Are there devices which can figure out at what frequency every device transmitting radio frequencies operate at precisely? Say from a high of 2.4 GHz microwave to a low of 402 Hz pacemaker.


closed as off-topic by Chris Stratton, Voltage Spike, Finbarr, Sparky256, RoyC Mar 28 at 7:57

  • This question does not appear to be about electronics design within the scope defined in the help center.
If this question can be reworded to fit the rules in the help center, please edit the question.


Yes, such devices exists and are called spectrum analyzers.

You will also need to buy an near field probe kit, if you want to work with lower frequencies. They do not propagate well through air, so you need a somewhat sensitive "antenna" that must be put near the source.

The range of frequencies you need is quite wide, be ware that not all makes/models support this, and it is going to cost you a few 10 k$.

  • 1
    \$\begingroup\$ If the interesting frequencies are that far apart, it might even be sensible to look at two bits of equipment instead of one. \$\endgroup\$ – Attie Mar 22 at 11:09
  • \$\begingroup\$ We have a Tek that does cover that frequency range, but we had to purchase the "low frequency option" in order for it to be able to go below a few 10 MHz (if I recall correctly) \$\endgroup\$ – Vladimir Cravero Mar 22 at 12:51
  • \$\begingroup\$ Interesting, I thought most things that reach up to GHz don't reach far below the low-kHz range. \$\endgroup\$ – Attie Mar 22 at 13:03
  • \$\begingroup\$ RSA5103B, 1 Hz - 3 GHz. And that's the base model, the top seems to be from 1 Hz to 26.5 GHz. Don't ask me the price tag though... I imagine it to be quite high. \$\endgroup\$ – Vladimir Cravero Mar 22 at 13:55
  • \$\begingroup\$ Hah, shiny, thanks! \$\endgroup\$ – Attie Mar 22 at 18:12

As Vladimir said, what you're looking for is a spectrum analyzer.

Whether you actually need a high-quality, high-sensitivity measurement device or just something that can observe a bit of spectrum, move on to the next and give you a rough idea of what's there in power, can't be answered from your question.

As Vladimir also pointed out: at 402 Hz, you're not seeing an electromagnetic wave emanating from your device (you're too close, compared to wavelength), so no "RF", since there's no "R" for Radio like Radiating. (A somewhat feasible antenna for 402 Hz radio waves would literally be hundreds of km in length). You'd more be looking at one half of a transformer than at an antenna! So, you need a near field probe (which happens to be technically a winding, like a transformer winding). (also, at all the other sources of low-frequency EM).

If you can actually work with starting at higher frequencies (say, 60 MHz) and using an oscilloscope with a few copper windings for anything below as improvised near field probe / detector:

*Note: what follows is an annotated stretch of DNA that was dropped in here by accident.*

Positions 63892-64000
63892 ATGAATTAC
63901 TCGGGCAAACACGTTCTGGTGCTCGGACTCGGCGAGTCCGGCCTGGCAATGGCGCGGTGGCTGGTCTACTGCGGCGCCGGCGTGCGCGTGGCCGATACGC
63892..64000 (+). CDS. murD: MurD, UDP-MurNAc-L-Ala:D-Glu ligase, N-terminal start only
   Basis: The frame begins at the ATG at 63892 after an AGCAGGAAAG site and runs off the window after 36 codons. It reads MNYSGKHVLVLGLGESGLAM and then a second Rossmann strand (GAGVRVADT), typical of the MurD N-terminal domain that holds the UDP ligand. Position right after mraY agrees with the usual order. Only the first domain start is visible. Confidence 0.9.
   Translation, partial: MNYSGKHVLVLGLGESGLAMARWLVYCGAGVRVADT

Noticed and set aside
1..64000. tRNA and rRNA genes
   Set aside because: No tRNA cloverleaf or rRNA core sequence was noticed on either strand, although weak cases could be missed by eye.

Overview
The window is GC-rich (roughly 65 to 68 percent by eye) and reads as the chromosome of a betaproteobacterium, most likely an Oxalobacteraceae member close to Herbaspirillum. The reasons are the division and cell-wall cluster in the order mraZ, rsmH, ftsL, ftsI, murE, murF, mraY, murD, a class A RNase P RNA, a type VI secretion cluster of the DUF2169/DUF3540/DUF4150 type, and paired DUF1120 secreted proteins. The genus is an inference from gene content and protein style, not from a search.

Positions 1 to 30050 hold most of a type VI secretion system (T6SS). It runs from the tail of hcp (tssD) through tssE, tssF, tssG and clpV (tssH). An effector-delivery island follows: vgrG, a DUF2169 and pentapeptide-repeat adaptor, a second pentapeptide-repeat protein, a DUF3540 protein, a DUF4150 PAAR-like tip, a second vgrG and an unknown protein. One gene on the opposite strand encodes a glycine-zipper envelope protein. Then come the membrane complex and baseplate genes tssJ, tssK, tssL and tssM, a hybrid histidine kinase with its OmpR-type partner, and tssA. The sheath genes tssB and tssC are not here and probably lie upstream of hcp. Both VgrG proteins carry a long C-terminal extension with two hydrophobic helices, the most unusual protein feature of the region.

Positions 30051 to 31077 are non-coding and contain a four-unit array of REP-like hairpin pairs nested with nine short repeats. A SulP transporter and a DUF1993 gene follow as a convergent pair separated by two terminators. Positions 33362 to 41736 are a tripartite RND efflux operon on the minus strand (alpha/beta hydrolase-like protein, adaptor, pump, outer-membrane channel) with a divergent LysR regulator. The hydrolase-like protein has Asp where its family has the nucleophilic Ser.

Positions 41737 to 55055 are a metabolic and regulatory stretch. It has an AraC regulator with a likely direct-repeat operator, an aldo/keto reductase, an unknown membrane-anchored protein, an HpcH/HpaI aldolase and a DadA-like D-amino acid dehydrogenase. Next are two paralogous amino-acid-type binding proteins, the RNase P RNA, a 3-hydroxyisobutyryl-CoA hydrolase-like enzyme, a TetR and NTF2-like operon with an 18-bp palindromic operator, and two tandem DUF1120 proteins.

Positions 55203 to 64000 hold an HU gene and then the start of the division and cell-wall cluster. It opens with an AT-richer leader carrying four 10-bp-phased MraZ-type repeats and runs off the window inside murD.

A couple hundred euros in SDR equipment (example, I'm affiliated with these guys) could give you continuous coverage from 60 MHz to about 6 GHz, given you add broadband antennas.

That equipment wouldn't be calibrated, so you won't get absolute powers, but would still be able to infer relative emission levels.

I'd like to add that EMI measurements require you to make sure it's mainly your device under test doing the emissions – the cost of an RF-isolated measurement chamber might be significant, depending on how sure you need to be.

If you go the uncalibrated SDR route – which might be very fine for you, because your question suggests you're more interested in frequencies than exact power levels – notice that you might want have a high-quality oscillator. These could be the same oscillator used to drive the device under test, or another measurement device, or a GPS-disciplined oscillator: for some SDR devices (the example I linked to above, for example) these are available as add-ons.

You can get excellent frequency estimation performance with an SDR – better even than with a classical Spectrum Analyzer – if you know what you're looking for.

  • 1
    \$\begingroup\$ For pickup of very low frequencies, just use a piece of copper foil, perhaps the plane of a PCB; this responds to Electric fields emitted from even the smallest of circuits; use a 10MegOhm scope probe for pickup, or an OPAMP in unity-gain configuration. \$\endgroup\$ – analogsystemsrf Mar 22 at 9:58
  • \$\begingroup\$ that'd be an E-Field antenna; my guess is that if someone communicates with a in-vivo pacemaker, it's going to be through a magnetic field, hence my loop. \$\endgroup\$ – Marcus Müller Mar 22 at 10:16
  • \$\begingroup\$ @ Marcus At 402 Hertz, its not RF, because you cannot dodge the near-field. The OP will see lots of Efield radiators. \$\endgroup\$ – analogsystemsrf Mar 22 at 17:30
  • \$\begingroup\$ @analogsystemsrf good point; corrected. \$\endgroup\$ – Marcus Müller Mar 22 at 18:12

For low frequencies, do this


simulate this circuit – Schematic created using CircuitLab

You will see lots of 60Hz (50Hz, in Japan) on the output.

Near a loudspeaker cable, you will see the MUSIC waveforms.

Near a car, you see the spark plug voltages, and probably the alternator.

Near a black-brick battery charger, you find the switching power supply at 100,000Hz and up.

Near a computer display, you see the 100,000 Hertz???? row update rate.

  • \$\begingroup\$ OA1 = ???...... \$\endgroup\$ – AnalogKid Mar 22 at 14:00
  • \$\begingroup\$ @AnalogKid Operational Amplifier. Was that your question?! \$\endgroup\$ – Marcus Müller Mar 23 at 17:31
  • \$\begingroup\$ What is the part number for OA1? \$\endgroup\$ – AnalogKid Mar 23 at 19:30

Not the answer you're looking for? Browse other questions tagged or ask your own question.